That isn't true at all. What he is measuring is the total number of offensive rushing plays and successful passing plays (completed passes). The top team NE threw much more than they ran. But they were able to sustain drives which is what they were measuring. The top five teams all threw more than they ran. The team that ran the most last year was 6th- the Jets and we were second and came in tenth.

The reason a team that ran all the time wouldn't lead the league is because they would not sustain drives and would have a ton of three and outs.

If you want to measure offensive efficiency there are much easier stats. How about the most first downs per game. Here is the list for the regular season.

New England

New Orleans

Minnesota

Houston Texans

Indianapolis

Dallas Cowboys

Green Bay Packers

Miami Dolphins

Pittsburgh Steelers

Atlanta Falcons

San Diego Chargers

New York Giants.

9 of the 12 were playoff teams.

How about points per game??

Saints

Vikings

Packers

Chargers

Eagles

Patriots

Colts

Giants

Ravens

Texans

Cardinals

Steelers

Regardless of the defense, the highest scoring teams were very likely to make the playoffs. Welcome to rocket science 102.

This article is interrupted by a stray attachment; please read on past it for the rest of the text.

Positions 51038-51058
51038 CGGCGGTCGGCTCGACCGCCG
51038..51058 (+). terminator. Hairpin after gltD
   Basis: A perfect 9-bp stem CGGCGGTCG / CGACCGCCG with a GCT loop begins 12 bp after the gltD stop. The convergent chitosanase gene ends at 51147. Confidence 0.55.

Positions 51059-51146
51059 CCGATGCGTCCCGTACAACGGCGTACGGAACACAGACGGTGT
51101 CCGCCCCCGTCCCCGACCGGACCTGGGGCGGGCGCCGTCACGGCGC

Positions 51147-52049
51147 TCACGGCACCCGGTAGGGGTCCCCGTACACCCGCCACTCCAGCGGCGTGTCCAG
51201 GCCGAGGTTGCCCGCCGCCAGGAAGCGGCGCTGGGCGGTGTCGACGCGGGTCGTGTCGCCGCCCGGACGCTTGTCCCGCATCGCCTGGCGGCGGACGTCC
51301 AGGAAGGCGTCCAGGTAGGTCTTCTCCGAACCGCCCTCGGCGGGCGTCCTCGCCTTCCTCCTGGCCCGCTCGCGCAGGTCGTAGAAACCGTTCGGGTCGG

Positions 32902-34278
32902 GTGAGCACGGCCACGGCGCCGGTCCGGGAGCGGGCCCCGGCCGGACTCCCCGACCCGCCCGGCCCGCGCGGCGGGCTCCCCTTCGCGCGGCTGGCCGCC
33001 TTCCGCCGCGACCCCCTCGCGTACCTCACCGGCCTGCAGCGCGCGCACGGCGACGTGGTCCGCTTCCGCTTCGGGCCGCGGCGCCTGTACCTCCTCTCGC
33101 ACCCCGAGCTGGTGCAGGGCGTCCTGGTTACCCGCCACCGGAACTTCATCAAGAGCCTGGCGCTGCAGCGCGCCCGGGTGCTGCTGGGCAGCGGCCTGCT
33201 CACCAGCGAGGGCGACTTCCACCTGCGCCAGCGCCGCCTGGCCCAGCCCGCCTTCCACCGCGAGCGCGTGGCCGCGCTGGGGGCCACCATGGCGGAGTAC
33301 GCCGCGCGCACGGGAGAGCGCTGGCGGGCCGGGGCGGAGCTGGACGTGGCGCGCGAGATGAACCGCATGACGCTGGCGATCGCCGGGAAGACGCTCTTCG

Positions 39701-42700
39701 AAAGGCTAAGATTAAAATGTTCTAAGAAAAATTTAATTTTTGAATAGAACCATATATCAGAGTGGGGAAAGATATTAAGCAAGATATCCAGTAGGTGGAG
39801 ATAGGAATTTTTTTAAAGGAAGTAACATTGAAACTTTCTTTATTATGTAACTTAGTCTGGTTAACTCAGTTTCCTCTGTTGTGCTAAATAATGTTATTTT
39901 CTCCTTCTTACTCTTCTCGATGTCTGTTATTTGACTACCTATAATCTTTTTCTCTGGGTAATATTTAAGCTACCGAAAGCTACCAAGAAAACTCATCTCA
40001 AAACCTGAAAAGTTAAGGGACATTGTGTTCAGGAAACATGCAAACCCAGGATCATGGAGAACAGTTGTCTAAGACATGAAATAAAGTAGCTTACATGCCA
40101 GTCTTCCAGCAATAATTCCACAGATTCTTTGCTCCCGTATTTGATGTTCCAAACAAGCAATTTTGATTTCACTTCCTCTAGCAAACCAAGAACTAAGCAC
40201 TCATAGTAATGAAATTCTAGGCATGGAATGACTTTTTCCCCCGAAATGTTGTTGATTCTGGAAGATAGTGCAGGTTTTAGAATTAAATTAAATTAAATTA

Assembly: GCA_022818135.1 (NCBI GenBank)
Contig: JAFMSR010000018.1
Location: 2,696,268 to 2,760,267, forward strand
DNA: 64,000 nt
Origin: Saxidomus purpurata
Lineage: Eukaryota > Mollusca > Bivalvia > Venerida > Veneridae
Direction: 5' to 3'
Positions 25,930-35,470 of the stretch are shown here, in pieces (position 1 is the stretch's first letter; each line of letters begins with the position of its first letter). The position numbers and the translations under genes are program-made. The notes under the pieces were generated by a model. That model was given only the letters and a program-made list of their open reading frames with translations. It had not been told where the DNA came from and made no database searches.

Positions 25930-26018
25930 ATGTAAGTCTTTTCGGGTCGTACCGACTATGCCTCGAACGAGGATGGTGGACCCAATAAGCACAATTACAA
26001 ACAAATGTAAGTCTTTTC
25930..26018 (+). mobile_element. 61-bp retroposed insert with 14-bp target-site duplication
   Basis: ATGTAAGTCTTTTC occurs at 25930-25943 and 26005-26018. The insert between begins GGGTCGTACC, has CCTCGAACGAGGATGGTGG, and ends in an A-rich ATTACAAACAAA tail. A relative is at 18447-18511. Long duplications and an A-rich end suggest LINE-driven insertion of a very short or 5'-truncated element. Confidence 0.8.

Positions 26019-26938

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Posted

if you are trying to measure a team's "ability to execute," don't you think you should, at a minimum, measure rushing attempts for positive yardage, or rushing attempts for say 3.3+ yards (average required to reach a first down when running three downs in a row), rather than just rushing attempts?

according to lombardi's logic, a team that did nothing but run the ball would have the highest "ability to execute" out of any team in the league. seems like amateur hour in the stats dept to me.

Not really, because all the teams on this list have high time of possession. If they were bad in the run game, they wouldn't have high TOP. This stat Lombardi speaks of is about ability to move the chains and keep the ball for long periods, which tires out the defense and gives your defense a rest.